Hemingway called his style the “iceberg theory” where the facts float on water and the support structure and symbolism operate out of sight. Many critics tried to find a hidden symbolism in The Old Man and the Sea. However, as Hemingway wrote in a letter, “There isn’t any symbolism. The sea is the sea. The old man is an old man. The boy is a boy and the fish is a fish. The sharks are all sharks, no better and no worse. All the symbolism that people say is shit.”
Hemingway’s last years
In his last years Hemingway was besieged by alcoholism and disease. It is possible that like his father, who killed himself, he suffered from hereditary haemochromatosis, a disease where there is an excessive accumulation of iron in the body tissues that culminates in physical and mental deterioration. Both his sister Ursula and his brother Leicester also committed suicide. Because of his deep depression, he was treated with electroconvulsive therapy (ECT) in the psychiatric section of St. Mary’s Hospital in Rochester, Minnesota, eleven times in 1960.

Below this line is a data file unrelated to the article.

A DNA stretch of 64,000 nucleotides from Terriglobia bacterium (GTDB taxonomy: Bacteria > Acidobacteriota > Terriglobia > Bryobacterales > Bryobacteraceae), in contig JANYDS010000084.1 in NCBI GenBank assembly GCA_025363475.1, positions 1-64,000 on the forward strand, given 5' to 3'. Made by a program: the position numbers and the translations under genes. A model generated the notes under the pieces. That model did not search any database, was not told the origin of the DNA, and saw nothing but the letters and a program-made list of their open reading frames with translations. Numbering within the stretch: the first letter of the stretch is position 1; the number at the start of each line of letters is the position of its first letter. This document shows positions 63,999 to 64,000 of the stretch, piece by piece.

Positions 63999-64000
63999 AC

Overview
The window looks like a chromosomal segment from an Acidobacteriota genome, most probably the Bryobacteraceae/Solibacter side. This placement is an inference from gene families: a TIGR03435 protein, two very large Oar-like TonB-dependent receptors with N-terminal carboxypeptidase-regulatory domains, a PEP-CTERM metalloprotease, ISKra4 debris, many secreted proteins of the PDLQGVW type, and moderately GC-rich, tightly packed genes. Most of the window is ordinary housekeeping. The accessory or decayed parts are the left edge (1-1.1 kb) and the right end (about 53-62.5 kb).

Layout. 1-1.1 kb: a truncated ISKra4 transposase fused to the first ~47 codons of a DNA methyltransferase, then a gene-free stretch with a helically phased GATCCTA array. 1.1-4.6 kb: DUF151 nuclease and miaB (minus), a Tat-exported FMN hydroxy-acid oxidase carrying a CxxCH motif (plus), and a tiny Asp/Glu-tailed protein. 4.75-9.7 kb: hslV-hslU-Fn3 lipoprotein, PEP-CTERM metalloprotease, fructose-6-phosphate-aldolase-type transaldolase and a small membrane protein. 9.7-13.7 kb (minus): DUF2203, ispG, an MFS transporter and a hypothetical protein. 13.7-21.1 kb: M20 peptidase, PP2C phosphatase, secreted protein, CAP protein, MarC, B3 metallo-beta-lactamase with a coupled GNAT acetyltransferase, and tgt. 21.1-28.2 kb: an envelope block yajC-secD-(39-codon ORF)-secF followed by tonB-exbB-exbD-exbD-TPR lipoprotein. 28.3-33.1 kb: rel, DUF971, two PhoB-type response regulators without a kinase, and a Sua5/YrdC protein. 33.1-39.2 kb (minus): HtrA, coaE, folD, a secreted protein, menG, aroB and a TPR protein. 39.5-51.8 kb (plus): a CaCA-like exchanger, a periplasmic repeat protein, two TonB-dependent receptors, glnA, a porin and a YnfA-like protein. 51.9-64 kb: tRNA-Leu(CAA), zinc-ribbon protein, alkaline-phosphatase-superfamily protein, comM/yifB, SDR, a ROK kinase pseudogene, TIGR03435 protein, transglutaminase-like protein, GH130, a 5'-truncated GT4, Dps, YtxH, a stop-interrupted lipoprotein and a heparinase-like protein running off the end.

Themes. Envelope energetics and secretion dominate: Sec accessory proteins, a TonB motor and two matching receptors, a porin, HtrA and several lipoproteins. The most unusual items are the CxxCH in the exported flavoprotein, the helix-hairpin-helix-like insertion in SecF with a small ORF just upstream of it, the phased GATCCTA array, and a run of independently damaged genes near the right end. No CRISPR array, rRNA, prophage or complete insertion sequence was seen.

During a flight to the Mayo Clinic, he tried to jump from the plane, and during a technical stop in Casper, Wyoming, for repairs, he tried to walk into the moving propeller. After he was released from the clinic, he attempted suicide twice with a gun kept in a vestibule rack in his house. When his friend, A. E. Hotchner, asked him why he wanted to kill himself, Hemingway answered, “What do you think happens to a man going on 62 when he realizes that he can never write the books and stories he promised himself? Or do any of the other things he promised himself in the good days?”
In an interview with George Plimpton for The Paris Review, Hemingway said, “Once writing has become the main vice and the greatest pleasure, only death can end it.” As he wrote in *The Old Man and the Sea, “But man is not made for defeat. A man can be destroyed but not defeated.” Maybe those were his thoughts when he ended his life in Ketchum, Idaho, with his favorite shotgun, one somber dawn of July 2, 1961.